Deputy Prime Minister Grant Robertson has delivered a merciless but hilarious roasting of the National Party and its recent woes in front of National MPs in Parliament.
Speaking in the general debate at Parliament, Robertson took aim at National for the recent revelations that Todd Muller was forced to resign after his leader Judith Collins learned he had bad-mouthed Harete Hipango to the Newsroom website.
Robertson quoted the NZ Herald's recounting of the late-night caucus meeting last Tuesday at which Muller was told to resign or face suspension. It was, Robertson said, "the night of the short plastic knives".
He said it was the hunt to find out who had "been mean to Harete Hipango."
"Given there were 33 likely, and frankly quite justified, suspects, it was going to be a hard ask."
Robertson called Barbara Kuriger – who had dobbed Muller in to Collins – the "snitch-in-chief."
But he took particular relish in the details about MP Chris Bishop telling Muller to resign with dignity.
"Such is the loyalty and sense of unity in the National Party that Chris Bishop, Todd Muller's numbers man and well-known shiver looking for a spine to run down, was there to kick his mate on his way out the door."
He said National had made a lot about proposed hate speech laws being an infringement on free speech, before also observing National MPs had been told not to talk to the media.
"The biggest threat to free speech in New Zealand is the Leader of the Opposition."
He then pointed out Simon Bridges' tiny revolt: a post on social media featuring Bridges talking to the media.
"I can only see that as a cry of help. So on this side of the House, we are ready to take up the cause. Free Simon Bridges! Free him! Free Simon Bridges from the Collins' cancel culture."
Robertson said Bridges was right to be worried he would be next, recalling Bridges' description of Maureen Pugh as "f***ing useless" (although Robertson opted to use "rather useless").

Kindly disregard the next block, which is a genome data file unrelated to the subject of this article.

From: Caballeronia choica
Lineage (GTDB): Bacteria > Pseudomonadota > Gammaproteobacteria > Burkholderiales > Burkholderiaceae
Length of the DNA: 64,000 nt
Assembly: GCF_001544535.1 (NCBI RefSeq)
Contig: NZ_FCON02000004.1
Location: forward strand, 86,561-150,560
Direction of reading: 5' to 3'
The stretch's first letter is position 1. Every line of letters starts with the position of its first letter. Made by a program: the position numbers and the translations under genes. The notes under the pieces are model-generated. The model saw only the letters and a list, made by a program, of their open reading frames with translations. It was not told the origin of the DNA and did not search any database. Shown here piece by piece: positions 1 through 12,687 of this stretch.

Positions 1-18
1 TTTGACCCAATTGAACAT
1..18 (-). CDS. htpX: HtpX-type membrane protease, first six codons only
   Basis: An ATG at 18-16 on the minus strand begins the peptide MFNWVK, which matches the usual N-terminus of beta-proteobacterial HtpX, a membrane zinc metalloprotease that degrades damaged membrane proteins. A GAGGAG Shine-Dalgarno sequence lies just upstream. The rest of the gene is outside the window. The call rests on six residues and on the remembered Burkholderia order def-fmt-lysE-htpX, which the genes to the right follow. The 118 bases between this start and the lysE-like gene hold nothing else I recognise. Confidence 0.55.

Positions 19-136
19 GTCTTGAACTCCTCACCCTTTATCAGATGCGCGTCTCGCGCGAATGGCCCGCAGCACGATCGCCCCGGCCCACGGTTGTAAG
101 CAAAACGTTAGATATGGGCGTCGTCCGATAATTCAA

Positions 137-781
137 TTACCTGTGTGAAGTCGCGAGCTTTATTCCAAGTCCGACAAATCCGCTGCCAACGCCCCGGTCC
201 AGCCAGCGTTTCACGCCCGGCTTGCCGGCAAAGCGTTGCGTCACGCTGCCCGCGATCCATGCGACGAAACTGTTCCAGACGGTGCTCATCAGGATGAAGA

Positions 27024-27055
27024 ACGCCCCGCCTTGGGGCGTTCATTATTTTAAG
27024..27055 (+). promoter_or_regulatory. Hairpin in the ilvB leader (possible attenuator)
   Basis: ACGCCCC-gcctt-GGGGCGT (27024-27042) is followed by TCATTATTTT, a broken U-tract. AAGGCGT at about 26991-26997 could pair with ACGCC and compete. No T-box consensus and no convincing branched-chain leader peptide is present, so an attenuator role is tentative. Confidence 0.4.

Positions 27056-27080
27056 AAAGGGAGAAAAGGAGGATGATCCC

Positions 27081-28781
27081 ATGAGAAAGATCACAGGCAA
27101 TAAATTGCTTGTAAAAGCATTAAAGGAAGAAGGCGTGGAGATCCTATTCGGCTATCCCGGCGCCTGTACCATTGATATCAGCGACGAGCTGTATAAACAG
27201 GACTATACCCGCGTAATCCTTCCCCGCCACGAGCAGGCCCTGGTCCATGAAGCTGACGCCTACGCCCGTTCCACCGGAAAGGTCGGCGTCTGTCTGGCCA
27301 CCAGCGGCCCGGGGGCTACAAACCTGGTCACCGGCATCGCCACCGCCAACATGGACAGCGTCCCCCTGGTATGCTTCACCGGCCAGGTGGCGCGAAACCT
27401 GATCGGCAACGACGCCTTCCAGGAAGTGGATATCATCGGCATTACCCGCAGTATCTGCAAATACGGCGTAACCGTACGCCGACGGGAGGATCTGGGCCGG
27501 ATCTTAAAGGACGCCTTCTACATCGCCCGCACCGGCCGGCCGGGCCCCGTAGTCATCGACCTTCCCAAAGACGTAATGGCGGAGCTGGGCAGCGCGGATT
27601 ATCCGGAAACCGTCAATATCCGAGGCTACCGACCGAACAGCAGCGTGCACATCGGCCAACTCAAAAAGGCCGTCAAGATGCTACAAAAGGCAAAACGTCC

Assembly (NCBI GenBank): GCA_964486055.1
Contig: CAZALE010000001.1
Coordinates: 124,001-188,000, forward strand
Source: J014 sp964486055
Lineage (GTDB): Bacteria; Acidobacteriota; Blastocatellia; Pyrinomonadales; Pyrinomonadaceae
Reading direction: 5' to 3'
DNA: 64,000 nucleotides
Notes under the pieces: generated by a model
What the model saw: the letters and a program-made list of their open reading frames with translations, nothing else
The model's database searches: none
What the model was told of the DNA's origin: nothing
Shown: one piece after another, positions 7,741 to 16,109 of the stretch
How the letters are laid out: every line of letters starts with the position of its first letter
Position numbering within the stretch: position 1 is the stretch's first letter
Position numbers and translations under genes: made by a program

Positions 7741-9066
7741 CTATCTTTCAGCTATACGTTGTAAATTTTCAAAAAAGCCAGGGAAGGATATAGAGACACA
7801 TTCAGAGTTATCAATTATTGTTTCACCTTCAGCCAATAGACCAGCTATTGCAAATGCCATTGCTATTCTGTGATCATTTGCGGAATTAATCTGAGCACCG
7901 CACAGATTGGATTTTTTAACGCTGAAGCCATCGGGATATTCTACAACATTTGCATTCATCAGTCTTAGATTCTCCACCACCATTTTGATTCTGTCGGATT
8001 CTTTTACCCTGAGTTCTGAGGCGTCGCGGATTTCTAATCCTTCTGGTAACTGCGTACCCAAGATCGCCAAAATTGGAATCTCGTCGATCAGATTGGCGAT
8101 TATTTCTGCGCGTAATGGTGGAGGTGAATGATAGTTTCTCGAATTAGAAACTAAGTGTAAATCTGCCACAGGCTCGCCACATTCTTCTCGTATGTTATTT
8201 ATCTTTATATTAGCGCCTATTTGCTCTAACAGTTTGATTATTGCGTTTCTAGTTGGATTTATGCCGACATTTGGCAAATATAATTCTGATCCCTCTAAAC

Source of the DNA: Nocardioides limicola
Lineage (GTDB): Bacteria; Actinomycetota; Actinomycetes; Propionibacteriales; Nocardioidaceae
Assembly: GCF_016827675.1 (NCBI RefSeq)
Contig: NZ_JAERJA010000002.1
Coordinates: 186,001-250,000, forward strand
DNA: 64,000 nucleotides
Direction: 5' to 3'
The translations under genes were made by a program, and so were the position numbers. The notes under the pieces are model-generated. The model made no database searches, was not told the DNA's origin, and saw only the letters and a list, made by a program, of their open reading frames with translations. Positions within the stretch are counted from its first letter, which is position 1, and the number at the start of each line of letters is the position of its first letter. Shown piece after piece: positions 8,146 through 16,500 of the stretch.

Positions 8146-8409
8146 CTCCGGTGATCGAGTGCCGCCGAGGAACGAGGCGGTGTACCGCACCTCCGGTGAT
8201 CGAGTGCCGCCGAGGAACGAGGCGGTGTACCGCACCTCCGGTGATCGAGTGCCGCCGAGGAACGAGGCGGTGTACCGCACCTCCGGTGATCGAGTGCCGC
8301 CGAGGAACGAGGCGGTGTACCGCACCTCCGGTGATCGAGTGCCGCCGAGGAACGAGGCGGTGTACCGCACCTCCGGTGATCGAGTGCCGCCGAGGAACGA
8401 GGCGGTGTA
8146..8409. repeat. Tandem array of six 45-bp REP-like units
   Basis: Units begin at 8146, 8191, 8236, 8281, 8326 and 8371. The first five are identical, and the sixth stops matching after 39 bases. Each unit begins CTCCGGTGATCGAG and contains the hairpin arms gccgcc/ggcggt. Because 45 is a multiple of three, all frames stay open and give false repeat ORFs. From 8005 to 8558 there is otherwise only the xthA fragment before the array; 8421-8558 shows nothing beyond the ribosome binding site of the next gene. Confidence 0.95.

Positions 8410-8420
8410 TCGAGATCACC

He then turned to Collins' own past transgressions of her new rule about bad-mouthing colleagues.
"Judith is currently holed up in a floor-to-ceiling glass house."
He recalled Judith Collins saying of Bill English that he was a "poor leader" and unnamed MPs noting it was a bit rich to be lectured by Collins for leaking and backstabbing given the amount of it she had done.
He also mentioned English's description of Collins as "having an unfortunately high estimation of herself".
Robertson noted that as well as an freezing blast from the south sweeping up the country, National was also now dealing with a northern blast "from the legal offices of Christopher Finlayson, Esquire."
Former National MP Chris Finlayson had brutally tongue-lashed the party over its woes on Wednesday morning on Stuff.
Robertson described that article as "an empathetic love note to the National Party".
Robertson quoted with great glee Finlayson's comments that National deserved everything that they had come to them, and he had never seen brand destruction as devastating in all of his life.
"It is Chris Finlayson's empathy that I really miss around here," Robertson added.
He wrapped up thus: "Nothing screams alternative Government more than late-night caucus meetings, resignations, scandals, disappearing lounge suites, and MPs being chased through airports. Long may it continue."
Collins had been wise enough to leave the debating chamber well before Robertson started speaking – but most other National MPs were not so lucky.
Their reactions were of pretending to laugh in feigned indifference, and struggling not to laugh - many of them unsuccessfully.